Self-driving cars may be safer than people-driven cars

Self-driving cars have been on the roads in limited tests in a few cities around the country for the past few years. So far there have been over 14 minor fender-benders but according to the companies like Google and Tesla who are testing the vehicles none of the accidents were caused by the self-driving cars and no one was hurt.

But a few weeks ago Google reported the first injury accident involving a Google car, and yet again, it wasn’t caused by the self-driving car. The Google car was at an intersection in Mountain View, California waiting for traffic to clear when it was rear-ended by a human-driven automobile. Three people had to be taken to a local hospital suffering minor whiplash injuries.

A lot of people are skeptical about autonomous autos puttering around the streets and you can hardly blame them. Over the years we’ve seen clip after clip of military robots lumbering around like punch-drunk fighters in slow motion, falling over for no apparent reason and flailing around until their operators rush in to right them.

And I remember watching those early cross-country, self-driving car races in the Nevada desert with cars running off the road, getting stuck on things and crashing into obstacles at painfully slow speeds. You had to wonder if any of those cars would ever manage to finish the race even at a crawl.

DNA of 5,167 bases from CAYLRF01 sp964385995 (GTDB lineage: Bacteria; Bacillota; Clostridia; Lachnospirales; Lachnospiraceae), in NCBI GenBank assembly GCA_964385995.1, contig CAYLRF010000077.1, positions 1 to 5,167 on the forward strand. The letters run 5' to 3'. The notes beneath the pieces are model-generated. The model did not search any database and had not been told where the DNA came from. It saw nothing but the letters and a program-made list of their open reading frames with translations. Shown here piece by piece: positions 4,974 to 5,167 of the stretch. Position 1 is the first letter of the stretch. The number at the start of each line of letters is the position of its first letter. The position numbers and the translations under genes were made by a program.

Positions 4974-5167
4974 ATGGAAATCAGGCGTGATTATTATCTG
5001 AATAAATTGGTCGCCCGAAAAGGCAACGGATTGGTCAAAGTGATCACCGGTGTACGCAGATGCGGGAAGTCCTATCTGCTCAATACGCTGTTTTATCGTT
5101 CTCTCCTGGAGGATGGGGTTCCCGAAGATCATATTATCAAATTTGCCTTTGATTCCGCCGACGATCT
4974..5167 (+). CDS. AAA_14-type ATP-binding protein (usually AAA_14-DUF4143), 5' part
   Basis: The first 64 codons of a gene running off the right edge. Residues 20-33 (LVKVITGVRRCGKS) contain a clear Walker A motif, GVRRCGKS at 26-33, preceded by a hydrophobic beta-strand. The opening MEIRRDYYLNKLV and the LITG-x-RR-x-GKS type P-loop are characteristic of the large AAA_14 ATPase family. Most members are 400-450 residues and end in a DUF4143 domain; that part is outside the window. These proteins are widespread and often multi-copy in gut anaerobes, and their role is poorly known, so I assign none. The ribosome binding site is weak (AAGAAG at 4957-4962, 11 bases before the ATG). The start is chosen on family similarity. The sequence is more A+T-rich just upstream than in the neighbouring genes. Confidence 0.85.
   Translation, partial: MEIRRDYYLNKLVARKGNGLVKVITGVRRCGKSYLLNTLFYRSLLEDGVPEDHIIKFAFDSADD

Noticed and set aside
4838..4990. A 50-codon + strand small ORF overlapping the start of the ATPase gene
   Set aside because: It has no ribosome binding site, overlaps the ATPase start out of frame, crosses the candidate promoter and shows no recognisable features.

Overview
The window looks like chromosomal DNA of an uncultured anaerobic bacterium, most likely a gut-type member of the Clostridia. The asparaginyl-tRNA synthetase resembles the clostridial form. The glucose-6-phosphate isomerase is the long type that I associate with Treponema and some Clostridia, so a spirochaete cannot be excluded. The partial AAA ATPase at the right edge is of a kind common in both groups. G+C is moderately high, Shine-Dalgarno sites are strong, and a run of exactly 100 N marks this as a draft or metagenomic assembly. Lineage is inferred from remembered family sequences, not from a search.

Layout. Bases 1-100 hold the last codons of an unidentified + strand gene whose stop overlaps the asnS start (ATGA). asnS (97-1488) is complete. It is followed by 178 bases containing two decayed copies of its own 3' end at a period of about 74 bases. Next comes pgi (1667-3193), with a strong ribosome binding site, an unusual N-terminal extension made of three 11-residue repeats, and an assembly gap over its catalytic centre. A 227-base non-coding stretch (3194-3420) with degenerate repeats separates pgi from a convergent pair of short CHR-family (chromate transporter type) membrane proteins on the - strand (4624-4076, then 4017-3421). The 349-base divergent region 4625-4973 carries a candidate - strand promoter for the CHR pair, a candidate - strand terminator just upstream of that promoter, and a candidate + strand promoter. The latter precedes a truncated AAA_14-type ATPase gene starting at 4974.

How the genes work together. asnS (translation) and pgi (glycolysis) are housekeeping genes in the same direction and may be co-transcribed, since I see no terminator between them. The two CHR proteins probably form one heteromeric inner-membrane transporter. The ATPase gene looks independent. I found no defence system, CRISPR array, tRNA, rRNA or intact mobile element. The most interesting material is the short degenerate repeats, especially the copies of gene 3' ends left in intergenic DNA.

We’ve all seen toys, robots and dozens of other machines charging off in the wrong direction and smashing into things. We’ve also seen computers, phones and all sorts of electronic devices behaving erratically before they also ‘crash.’ So naturally we come to the conclusion that sooner or later a self-driving car is going to go berserk and plow into the side of a building for no reason.

However, it is turning out that self-driving cars are safer than people-driven cars. People get distracted, make bad decisions, break speed limits, make illegal turns, run red lights, tailgate, drive drunk, eat, drink, text, put on makeup, fiddle with the radio, forget to check both ways, don’t use their blinkers and misjudge distances – self-driving cars don’t.

It won’t be long before self-driving cars will be commonplace and eventually we may even reach a point where all new automobiles will be required to be self-driving in the interest of public safety.

Guy Wright

Guy Wright has been covering the technology space since the days when computers had cranks and networks were steam powered. He has been a writer and editor for more years then he cares to admit.


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